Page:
Have a HipHOPopotamus at Last Chance
One of Many Ciders to Enjoy
I usually opt for beer when I’m out and about. It’s just something I’ve come to enjoy. But that doesn’t mean I absolutely must have it. In fact, there are a lot of great craft drinks that don’t fall into that category. HipHOPopotamus is one of those drinks.
Last Chance Pub and Cider Mill make their ciders in house (the beer is made nearby in Red Lodge). Generally speaking cider is made with apples and often other fruits added. This particular variety, however, is lightly hopped. A hoppy cider doesn’t sound that appealing though. And it probably wouldn’t taste very good if it was hopped incorrectly. This one, however, is exquisite.
About the HipHOPopotamus
When you get any beverage in your hand, before you sip it at all, take a look at it. Note what you see. Is it crystal clear, like this cider is, or does it have a haze to it? Haze, like you find in wheat beers, doesn’t mean that it’s bad. It just means that it was filtered differently (or allowed to clarify before packaging). Often you can get an idea for what tastes will be like based just on the look (especially the color; think dark beers vs light beers).
Before any drink, you should take a good sniff of it. You don’t want to get your nose too close or you won’t actually get the full smell, but a couple inches away will let you get an idea for the true smells. With the HipHOP you immediately smell a little cider, and a distinct citrus hop smell.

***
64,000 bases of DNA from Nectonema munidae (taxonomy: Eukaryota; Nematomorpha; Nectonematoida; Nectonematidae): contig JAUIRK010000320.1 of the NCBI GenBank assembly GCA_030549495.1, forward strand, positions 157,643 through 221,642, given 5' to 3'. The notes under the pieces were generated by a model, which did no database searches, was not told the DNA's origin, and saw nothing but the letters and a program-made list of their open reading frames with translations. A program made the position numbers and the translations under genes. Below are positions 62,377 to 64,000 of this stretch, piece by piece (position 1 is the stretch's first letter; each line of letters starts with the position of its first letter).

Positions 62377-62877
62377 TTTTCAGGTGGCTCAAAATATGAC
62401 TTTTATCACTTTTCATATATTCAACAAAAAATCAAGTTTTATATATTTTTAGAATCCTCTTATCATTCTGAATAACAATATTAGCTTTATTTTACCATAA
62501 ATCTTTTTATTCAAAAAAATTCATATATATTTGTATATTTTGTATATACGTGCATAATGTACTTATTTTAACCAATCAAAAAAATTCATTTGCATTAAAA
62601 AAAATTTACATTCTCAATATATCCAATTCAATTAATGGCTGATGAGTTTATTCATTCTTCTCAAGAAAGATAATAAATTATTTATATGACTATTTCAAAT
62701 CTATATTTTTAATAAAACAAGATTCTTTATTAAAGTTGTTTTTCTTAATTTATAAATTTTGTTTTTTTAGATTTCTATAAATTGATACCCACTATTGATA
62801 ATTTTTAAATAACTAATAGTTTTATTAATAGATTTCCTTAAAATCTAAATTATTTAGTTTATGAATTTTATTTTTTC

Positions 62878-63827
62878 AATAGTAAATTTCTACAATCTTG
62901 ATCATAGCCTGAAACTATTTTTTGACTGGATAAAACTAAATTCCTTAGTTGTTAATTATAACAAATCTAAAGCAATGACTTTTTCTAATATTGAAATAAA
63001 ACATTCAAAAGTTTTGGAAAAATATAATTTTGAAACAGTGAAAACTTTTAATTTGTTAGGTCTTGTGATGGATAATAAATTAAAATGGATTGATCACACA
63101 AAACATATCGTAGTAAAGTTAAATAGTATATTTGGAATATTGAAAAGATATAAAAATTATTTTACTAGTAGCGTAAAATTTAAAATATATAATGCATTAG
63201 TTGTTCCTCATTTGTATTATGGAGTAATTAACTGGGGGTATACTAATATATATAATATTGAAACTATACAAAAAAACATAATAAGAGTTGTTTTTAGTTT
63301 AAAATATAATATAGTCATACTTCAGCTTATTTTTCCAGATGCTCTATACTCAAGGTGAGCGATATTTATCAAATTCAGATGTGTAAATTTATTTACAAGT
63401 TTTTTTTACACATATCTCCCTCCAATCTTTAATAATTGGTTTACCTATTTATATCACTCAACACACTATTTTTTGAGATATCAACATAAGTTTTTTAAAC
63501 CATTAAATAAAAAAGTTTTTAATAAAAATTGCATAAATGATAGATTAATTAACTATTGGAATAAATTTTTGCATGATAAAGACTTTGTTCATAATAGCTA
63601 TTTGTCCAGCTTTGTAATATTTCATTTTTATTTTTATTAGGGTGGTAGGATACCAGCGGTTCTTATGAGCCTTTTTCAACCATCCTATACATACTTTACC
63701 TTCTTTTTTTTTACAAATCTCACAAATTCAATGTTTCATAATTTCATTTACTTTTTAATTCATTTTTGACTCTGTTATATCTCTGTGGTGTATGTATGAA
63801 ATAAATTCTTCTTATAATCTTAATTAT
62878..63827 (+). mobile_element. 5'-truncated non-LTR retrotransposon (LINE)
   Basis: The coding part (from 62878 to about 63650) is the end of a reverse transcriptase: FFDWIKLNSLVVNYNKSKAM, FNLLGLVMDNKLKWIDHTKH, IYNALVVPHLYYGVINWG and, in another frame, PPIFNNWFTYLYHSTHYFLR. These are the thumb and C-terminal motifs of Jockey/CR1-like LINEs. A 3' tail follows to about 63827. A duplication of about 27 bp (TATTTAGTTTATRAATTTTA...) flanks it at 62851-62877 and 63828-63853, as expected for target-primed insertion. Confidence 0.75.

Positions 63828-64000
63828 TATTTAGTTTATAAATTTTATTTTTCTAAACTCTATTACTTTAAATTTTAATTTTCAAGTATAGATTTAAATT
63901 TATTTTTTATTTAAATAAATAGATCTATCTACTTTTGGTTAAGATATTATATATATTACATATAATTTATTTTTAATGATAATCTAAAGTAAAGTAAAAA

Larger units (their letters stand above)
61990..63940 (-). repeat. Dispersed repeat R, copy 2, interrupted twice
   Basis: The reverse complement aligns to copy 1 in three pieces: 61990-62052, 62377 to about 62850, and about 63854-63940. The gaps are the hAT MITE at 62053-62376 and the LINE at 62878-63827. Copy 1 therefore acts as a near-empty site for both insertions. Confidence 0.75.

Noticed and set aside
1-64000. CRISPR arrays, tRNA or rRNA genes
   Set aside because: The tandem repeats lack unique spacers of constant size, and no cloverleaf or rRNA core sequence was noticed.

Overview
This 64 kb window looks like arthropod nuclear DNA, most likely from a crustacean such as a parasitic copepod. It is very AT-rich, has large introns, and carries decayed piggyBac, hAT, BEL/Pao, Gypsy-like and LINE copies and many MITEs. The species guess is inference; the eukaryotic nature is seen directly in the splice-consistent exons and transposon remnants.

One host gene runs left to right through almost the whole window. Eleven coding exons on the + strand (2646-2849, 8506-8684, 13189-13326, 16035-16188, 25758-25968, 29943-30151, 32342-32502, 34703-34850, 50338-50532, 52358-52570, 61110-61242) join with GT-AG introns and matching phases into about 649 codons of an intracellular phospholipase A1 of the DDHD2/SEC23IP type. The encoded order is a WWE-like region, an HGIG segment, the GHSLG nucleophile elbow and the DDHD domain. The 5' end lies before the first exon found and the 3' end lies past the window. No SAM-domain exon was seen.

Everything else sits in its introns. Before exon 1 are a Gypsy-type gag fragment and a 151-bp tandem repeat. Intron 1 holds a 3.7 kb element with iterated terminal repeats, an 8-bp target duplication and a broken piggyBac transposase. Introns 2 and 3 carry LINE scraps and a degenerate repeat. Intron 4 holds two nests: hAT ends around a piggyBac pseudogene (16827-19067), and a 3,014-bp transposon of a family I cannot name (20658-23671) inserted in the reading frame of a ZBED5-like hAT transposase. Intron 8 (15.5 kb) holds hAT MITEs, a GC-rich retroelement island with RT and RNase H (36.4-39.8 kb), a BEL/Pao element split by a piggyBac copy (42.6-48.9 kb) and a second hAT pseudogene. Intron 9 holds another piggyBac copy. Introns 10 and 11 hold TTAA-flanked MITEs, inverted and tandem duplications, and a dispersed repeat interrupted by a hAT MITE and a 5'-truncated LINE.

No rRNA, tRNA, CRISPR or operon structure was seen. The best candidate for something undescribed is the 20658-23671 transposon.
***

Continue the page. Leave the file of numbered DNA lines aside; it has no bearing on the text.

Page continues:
The first sip and the last sip will always taste different. As your taste buds become accustomed to the tastes, you detect different flavors and different nuances. With the HipHOP the first sip noticeably lacks any hops characteristics. It will throw you a bit, it seems like the hops should be strong based on the smell, but they don’t show up in the flavor (more on why later). After a couple more sips you start to notice a little back of the tongue bite, but not enough to throw off the rest of the cider flavors.
By the last sip, at least for me, the sweetness of the cider was getting to be pretty strong. This is one reason that I tend to stick to beers; I’m not a huge fan of sweet drinks, and this one is definitely a sweet cider. Fortunately the smaller serving size is just right for the type of beverage. There’s enough bittering from the hops to keep you coming back for more, but not so much that it tastes gross.
Why you Smell More Hops than you Taste
Hops don’t immediately impart bitterness to a drink. The bitter that you taste in beers (and in this cider) is imparted as they boil. The boil will release the alpha acids, this is called isomerization, to give the drink that distinct hops bitter taste. The longer the boil, the more of these acids that are imparted into the drink.
In order to create a beverage that smells like hops, but doesn’t necessarily taste like hops, you cut down on the boil time (or you can “dry hop” where you let the hops soak in the beverage and never actually boil them). Here’s a great article that dives into the science behind hops. Knowing the right hops (those with a citrus smell to them), and using them properly, you can create a cider that has a citrus hop smell but not an overwhelming hop taste like HipHOPopotamus.
Now if I could just get Rob Schneider saying Hip Hop Anonymous out of my mind.
Scott is a writer, outdoor enthusiast, beer snob, and woodworker. When he is not out exploring all of the wonders around Billings, he loves to sit down for a frosty brew at one of the many great breweries we have available to us. You can read about most of his adventures, and many of the fine brews he has sipped right here. Find out more about Scott at ScottSery.com